Using (or Not Using) Quotation Marks in Fiction: Background information when reading Memorial

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Memorial

by Bryan Washington

Memorial by Bryan Washington X
Memorial by Bryan Washington
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    Oct 2020, 320 pages

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Book Reviewed by:
Rebecca Foster
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Using (or Not Using) Quotation Marks in Fiction

This article relates to Memorial

Print Review

James Joyce A lack of quotation marks around dialogue is a pet peeve for some readers. Yet it seems to be an increasingly popular stylistic choice in literary fiction, and one that Bryan Washington opts to use in his debut novel Memorial. You may have also encountered this approach in books by Jesse Ball, Junot Diaz, Bernardine Evaristo, Kate Grenville, Kent Haruf, Daisy Johnson, Miranda July, Cormac McCarthy, Sarah Moss, Sigrid Nunez, Max Porter, Ali Smith, Sarah Winman and Jacqueline Woodson.

Quotation mark usage as we know it only dates back to the 16th century, making it a relatively new form of punctuation. Earlier manuscripts indicated speech in a variety of other ways: with the speaker's name, by italicizing speech or by underlining. The visual predecessor to quotation marks was the diple (>), a mark originating in ancient Greece that was placed in the margins of texts to draw attention to significant sections. When quotation marks ('') — or inverted commas, as they're called in British English — were first introduced, they appeared in the left margin beside lines of speech. A collection of English poems, the Mirour for Magistrates (1574), is the first documented work to use quotation marks within the text to separate speech. However, the practice didn't become common in English until the 18th century, gaining popularity with the realist novels of authors like Daniel Defoe and Samuel Richardson.

Different styles of quotation persist today. In the United Kingdom, speech is contained within single inverted commas ('like this') instead of the double ones standard in American English. British style uses single quotes (') for initial quotations, then double quotes (") for quotations within the initial quotation, while American style does the opposite. Many other languages use guillemets («like this»). In French novels, it is common to see lines of speech introduced by dashes.

The forefather of omitting quotation marks in modern English literature is James Joyce, who referred to inverted commas as "perverted commas" and chose to mark speech with a dash instead. He may have been influenced by living in France, or by playwrights' customs. In a 2008 TV interview with Oprah Winfrey, author Cormac McCarthy acknowledged his debt to the Irish writer: "Joyce is a good model for punctuation. He keeps it to an absolute minimum. There's no reason to blot the page up with weird little marks. I mean, if you write properly you shouldn't have to punctuate." As McCarthy noted, though, you have to "write in such a way that it's not confusing about who's speaking." Sometimes this can be achieved through repetition of "[they] said," but blocks of speech can be attribution-free if the author makes each voice distinctive enough. Other contemporary writers who use unconventional punctuation for dialogue include novelist Tessa Hadley, who uses dashes, and Catherine Lacey, who puts the speech in her books in italics.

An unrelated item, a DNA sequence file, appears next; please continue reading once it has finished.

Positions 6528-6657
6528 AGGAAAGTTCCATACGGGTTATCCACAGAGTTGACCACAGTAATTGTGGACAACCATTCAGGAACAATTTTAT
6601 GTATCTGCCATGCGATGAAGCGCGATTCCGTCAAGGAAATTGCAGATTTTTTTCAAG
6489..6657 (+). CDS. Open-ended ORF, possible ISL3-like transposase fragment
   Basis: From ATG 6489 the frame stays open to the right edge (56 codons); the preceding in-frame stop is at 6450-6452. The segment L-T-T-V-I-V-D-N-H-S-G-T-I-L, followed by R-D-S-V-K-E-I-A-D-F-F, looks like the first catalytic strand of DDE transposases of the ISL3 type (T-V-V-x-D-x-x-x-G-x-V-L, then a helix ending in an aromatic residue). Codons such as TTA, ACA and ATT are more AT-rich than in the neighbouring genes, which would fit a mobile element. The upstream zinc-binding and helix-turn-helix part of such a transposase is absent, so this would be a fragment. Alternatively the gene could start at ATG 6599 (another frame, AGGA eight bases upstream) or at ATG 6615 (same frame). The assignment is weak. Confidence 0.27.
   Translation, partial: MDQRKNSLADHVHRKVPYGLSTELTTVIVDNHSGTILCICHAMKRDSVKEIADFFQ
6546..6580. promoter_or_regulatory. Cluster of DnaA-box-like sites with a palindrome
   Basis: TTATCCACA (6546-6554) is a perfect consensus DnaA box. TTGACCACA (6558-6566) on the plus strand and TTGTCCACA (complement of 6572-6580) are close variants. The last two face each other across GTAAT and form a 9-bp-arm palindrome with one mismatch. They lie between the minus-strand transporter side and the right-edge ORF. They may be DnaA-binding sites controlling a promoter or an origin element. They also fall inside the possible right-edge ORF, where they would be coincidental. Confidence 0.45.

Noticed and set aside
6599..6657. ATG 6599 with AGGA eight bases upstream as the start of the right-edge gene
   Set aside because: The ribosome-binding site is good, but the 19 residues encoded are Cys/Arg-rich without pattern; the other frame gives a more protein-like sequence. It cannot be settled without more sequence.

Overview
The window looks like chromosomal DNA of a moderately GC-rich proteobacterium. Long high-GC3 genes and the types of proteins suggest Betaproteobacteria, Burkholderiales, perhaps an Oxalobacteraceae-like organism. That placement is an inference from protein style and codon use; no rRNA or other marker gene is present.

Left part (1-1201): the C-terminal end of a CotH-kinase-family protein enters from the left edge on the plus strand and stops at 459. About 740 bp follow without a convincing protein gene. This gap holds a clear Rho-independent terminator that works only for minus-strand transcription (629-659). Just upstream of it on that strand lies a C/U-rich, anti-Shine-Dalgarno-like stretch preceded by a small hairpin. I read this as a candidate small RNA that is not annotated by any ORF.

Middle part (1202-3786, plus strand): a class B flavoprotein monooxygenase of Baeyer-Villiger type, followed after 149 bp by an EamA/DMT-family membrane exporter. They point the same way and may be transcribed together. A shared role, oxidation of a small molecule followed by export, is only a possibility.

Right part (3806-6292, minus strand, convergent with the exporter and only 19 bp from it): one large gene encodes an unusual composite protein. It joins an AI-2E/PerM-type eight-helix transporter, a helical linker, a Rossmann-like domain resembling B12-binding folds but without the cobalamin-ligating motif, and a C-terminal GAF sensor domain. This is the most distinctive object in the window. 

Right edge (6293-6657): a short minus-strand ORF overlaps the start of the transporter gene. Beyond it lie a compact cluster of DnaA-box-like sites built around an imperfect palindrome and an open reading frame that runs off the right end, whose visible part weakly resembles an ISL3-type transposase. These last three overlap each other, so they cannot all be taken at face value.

In a 2009 article for Salon, book critic Laura Miller, who calls the omission of quotation marks "a minor yet pointless inconvenience," hypothesizes that it may be a strategy for making readers pay better attention: "You will need to read…a little more slowly, if only to figure out whether any given sentence is dialogue or narration." Other possible reasons to eschew quotation marks are to streamline the appearance of prose, to create haziness around remembered dialogue, or to reduce the distance between author and reader and/or between characters.

Authors can also use the absence of speech marks to create a lyrical, stream-of-consciousness effect. For example, you'll find no quotation marks in Sally Rooney's debut, Conversations with Friends, but it is nevertheless full of communication, both digital and in-person, and readers are privy to the way thoughts and voices blend in main character Frances's head.

Reading a literary work without quotation marks takes some adjustment, but after a while the rhythm becomes second nature. You might surprise yourself by loving a book in this style. I particularly recommend Girl, Woman, Other by Bernardine Evaristo, Our Souls at Night by Kent Haruf and Memorial by Bryan Washington.

Author James Joyce in Zurich, c. 1918

Filed under Cultural Curiosities

Article by Rebecca Foster

This article relates to Memorial. It first ran in the November 4, 2020 issue of BookBrowse Recommends.

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